Emerging evidence suggests that imbalance between excitatory glutamate and inhibitory gamma-amino-butyric-acid (GABA) neurotransmission may form one of the several common pathways for multiple molecular-genetic abnormalities in ASD [4, 5]. In particular, animal research as well as the studies of postmortem brain tissue of people with ASD highlighted the role of GABAergic inhibitory interneurons for appearance of ASD phenotype [6, 7].

A plausible neurophysiological model explaining changes in brain functioning caused by abnormal activity of specific type of GABAergic interneurons—fast-spiking (FS) parvalbumin-expressing (PV+) cells—is an aberration in gamma oscillations (30–120 Hz) in cortical networks [8]. Gamma oscillations act to temporally coordinate firing of excitatory cortical pyramidal neurons both within local and distant neural networks, and such coordination is thought to be the key component of information processing in distributed cortical assemblies [9]. In humans, gamma oscillations induced by certain functional loads have been implicated in a wide range of brain functions, such as attention [10], visual perception [11], and motor control [12, 13]. Pathological modifications of oscillatory gamma response properties may therefore account for cognitive, perceptual, and motor dysfunctions that have been frequently observed in individuals with ASD since infancy [14].

How the disturbances of cortical gamma activity in neurodevelopmental disorder can give rise to deviations from typical developmental trajectory of a particular brain function is not yet clear. It would be therefore important to investigate whether impaired modulation of gamma oscillations by specific functional load signifies deficient ability of cortical networks to be effectively mobilized by sensory input or attentional demands.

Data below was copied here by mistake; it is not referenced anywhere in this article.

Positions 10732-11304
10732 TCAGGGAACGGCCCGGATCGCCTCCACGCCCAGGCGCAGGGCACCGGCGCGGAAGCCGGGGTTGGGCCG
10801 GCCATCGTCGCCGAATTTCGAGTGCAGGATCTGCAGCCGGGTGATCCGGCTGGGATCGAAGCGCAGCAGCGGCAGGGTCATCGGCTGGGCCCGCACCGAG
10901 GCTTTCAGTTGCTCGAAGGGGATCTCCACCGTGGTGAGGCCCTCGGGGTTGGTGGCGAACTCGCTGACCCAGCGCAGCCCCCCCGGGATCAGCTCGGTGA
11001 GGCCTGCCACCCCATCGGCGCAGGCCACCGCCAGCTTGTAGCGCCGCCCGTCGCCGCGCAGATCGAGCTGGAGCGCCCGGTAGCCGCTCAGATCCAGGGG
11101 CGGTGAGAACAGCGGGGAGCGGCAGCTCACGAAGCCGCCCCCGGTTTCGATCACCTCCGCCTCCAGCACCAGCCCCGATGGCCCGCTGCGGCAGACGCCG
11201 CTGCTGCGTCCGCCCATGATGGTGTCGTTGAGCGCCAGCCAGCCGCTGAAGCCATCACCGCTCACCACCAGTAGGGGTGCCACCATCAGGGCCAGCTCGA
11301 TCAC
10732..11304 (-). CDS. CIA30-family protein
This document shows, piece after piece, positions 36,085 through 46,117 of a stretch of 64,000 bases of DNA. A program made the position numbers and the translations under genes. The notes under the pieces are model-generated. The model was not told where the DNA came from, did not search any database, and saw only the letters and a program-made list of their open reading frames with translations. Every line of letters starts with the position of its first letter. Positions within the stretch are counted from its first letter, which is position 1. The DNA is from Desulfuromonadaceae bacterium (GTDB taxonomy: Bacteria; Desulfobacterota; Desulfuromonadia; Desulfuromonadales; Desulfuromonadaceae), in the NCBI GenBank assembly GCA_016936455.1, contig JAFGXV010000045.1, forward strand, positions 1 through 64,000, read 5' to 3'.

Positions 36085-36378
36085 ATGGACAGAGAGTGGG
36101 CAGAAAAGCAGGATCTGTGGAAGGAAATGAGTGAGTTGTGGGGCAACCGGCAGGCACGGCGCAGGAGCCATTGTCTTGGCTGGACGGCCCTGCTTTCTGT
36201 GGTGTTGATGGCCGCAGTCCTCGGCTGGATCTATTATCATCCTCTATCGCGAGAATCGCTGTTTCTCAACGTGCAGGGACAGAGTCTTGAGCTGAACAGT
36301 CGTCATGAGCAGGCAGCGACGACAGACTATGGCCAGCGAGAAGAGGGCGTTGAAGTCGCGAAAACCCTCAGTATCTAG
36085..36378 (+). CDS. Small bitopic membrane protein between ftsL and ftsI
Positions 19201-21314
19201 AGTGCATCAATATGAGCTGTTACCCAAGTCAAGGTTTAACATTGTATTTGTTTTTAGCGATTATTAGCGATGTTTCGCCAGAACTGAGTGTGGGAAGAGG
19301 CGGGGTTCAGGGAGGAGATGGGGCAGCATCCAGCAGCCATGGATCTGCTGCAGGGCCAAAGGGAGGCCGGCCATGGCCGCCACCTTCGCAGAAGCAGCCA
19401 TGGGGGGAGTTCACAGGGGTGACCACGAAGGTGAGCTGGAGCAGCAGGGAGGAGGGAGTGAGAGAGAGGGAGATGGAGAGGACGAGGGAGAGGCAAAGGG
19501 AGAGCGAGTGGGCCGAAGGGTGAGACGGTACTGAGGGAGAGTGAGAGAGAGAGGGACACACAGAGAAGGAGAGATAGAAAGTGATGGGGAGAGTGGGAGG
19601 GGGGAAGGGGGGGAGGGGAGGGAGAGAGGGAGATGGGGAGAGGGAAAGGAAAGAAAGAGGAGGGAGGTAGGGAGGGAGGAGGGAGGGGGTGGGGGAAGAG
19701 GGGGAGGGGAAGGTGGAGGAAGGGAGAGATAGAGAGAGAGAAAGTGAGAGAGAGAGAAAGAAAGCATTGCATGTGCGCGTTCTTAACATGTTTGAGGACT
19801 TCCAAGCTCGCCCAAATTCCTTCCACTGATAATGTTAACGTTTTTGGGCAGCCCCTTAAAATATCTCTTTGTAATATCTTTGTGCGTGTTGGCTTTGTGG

Vision is one of the particularly interesting functional domains in this respect. Indeed, center–surround antagonism mediated by inhibition in the visual cortex is critically important for basic visual functions including orientation discrimination [15], contour detection [16], figure–ground segmentation, and perception of motion [17, 18]. On the other hand, there is a growing body of evidence showing that atypical basic perceptual skills are at least a concomitant and possibly the cause of some core behavioral signs and symptoms in a subset of ASD individuals (for review, see [14]). However, only a few studies investigated EEG gamma oscillations triggered by perception of visual stimuli in children with autism [1922], and none of them studied the relationship between gamma response and psychophysical measures of basic visual functions.

Until now, the key obstacle toward the use of this potential biomarker of inhibitory dysfunction in cortical networks and relating it to behavior and visual functions in ASD the lack of the experimental paradigms that consistently provoked measurable visual gamma response in EEG and/or magnetoencephalography (MEG) recordings. Non-invasive detection of these low amplitude brain oscillations is complicated due to the presence of strong muscular and ocular artifacts, which overlap the same frequency range as the gamma oscillation [23, 24]. Therefore, artifact-free measurement of gamma-band oscillations requires a combination of highly optimized experimental paradigms coupled with reliable methodology of gamma response detection.